Referring to tho Rumanian murders, M. Sara-tot formally declared that none cf them had been perpetrated at tho instigation of tho Macedonian h Aft I Ai they I ‘-‘-ɪ M »’• ••• tbo authors of those crimes. He accounted for them in this way. Ho affirmed that Turkish tyranny, which had always weighed heavily on th« Macedonians, had becoruo unbearable since tho discovery at tho village of Vioitsa three wears ago of a quantity of arms and ammunition. Tho 230.000 Macedonians who had emigrated from Turkey, and of whom there wore 30,000 st Sells, constituting more than half of tho population cf that town, could not return to their horn« as they would be exposed to administrative penalties, exile, and torture. Flying from tho oppressor, these peoplo went to the neighbouring tree countri«, where they continually mot. Instead of the sympathizers and friends «horn they had eɪpeetod, nothing but enemies and even traitors and Turkish spi« like the famous Miehailconu. In these circumstances, excited patriots, and particularly young people, could not repress their sentiments and struck down the first enemy that camo in their way. These Isolated cases wcro damaging to tho general and systematic movement, well organized and directed, which alone coulé secure any result. Tho limo might como when tho Great Powers would occupy theɪɪnelves with tbo solution of tho Eastern question, when Russia would seize Constantinople, Austria-Hungary would take Balonika, and Germany would appropriate the valley of tho Euphrates. Bat then Europe would ■think only cf its interests and set those of tho Macedonians at naught.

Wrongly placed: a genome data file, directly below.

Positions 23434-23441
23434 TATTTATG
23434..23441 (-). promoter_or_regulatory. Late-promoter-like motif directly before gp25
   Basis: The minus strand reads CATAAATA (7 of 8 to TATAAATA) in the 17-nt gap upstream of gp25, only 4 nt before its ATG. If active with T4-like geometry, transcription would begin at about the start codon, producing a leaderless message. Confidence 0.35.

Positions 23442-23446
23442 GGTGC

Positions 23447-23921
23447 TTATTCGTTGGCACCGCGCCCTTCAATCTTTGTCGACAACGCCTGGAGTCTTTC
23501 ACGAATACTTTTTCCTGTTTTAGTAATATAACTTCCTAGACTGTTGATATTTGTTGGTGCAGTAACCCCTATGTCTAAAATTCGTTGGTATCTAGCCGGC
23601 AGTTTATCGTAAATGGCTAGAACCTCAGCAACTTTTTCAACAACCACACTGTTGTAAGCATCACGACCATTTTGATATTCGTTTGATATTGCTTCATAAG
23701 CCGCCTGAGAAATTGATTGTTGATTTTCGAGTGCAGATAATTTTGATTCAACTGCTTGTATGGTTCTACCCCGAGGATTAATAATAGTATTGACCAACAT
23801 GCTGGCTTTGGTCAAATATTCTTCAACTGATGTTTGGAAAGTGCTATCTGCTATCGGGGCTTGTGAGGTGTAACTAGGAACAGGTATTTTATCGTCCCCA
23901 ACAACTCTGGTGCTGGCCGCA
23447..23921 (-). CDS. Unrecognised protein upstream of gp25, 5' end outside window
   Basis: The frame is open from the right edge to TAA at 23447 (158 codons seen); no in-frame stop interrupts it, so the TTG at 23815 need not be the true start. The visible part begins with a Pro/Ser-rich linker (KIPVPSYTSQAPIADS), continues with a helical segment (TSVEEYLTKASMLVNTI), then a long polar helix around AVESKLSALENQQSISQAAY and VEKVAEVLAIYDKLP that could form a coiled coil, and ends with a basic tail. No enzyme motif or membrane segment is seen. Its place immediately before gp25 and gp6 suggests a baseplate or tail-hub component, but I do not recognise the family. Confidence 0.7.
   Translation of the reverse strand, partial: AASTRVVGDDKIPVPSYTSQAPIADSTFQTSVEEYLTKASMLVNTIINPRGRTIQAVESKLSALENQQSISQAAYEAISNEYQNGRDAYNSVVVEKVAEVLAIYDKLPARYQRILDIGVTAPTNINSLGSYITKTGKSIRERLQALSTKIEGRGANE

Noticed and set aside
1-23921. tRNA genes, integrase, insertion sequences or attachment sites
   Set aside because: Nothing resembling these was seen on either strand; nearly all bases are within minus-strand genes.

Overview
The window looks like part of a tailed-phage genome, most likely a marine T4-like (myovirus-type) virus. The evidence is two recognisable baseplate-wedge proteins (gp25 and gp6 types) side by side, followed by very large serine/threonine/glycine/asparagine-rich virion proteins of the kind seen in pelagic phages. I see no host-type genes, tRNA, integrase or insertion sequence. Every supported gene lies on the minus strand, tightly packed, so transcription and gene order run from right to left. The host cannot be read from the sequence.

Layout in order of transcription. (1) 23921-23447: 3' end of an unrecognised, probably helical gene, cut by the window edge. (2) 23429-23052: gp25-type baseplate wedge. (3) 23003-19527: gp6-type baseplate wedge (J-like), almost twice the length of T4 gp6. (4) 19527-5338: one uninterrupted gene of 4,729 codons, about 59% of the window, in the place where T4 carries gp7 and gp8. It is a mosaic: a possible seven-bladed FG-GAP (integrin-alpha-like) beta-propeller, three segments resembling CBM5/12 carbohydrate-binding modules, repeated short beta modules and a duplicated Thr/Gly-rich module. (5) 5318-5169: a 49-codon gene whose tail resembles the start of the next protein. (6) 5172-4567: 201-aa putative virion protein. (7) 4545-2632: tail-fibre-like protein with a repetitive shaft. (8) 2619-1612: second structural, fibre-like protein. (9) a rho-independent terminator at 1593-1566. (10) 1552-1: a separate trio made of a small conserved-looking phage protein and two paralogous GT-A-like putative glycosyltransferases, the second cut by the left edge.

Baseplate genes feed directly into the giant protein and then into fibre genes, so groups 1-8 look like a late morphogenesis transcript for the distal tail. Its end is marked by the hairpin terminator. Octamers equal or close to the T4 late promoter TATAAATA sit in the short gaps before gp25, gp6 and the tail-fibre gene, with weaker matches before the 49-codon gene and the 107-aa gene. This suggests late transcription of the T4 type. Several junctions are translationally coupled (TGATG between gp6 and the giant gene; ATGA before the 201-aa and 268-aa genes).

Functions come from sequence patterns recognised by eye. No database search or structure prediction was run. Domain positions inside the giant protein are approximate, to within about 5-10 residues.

If tho Bulgarian Government, under tho pressure cf circumstances, proceeded to dis-s .’.vo tbo Mml ■ hffi OftBBUttoc, the safety-‘valve would bo shut, and no ooe could cheek tho disturbing dements in Macedonia, with which tho committee would then throw in their lot
without sny deceptive hope aa to tbo fate that awaited them. It was not hope that guided them, but destiny, a fatality that drove them to accomplish what they believed to bo their duty. The only compensation they sought for tbolr labour, and even the sacrificn of their live*, was sympathy for their eauvo, not from Governments and diplomatists, but from European publie opiniez •cd honest people of all nation.-.. They were bobody’s agents, and did not ereo trouble them solves as to which race should bo preponderant lx Macedonia. Ho was aware that each of th< minor Balkan States individually coveted Maco donlan territory, but nobody thought of th< Macedonians and that was why the committo« would not lend itself to any of their vurioɑ tchemes. While everybody thought cf themelvm why could not tbo Macedonians also look to i future of their own ?
After alluding to the alleged designs o Euaazda, M. Sarafof added that they could no tolerate tho existing condition of aCalrs in definitely simply to please the Rumanians, par tlcdarly as tho latter had for tho last five year boon thefr wont enemies. All the Macedonia committees in Remania had been dissolved, tbei funds confiscated, and their members prosecuted and even handed over to the Turkish police “Whatever might happen, tbo committee would d St» duty, and rather today than tomorrow.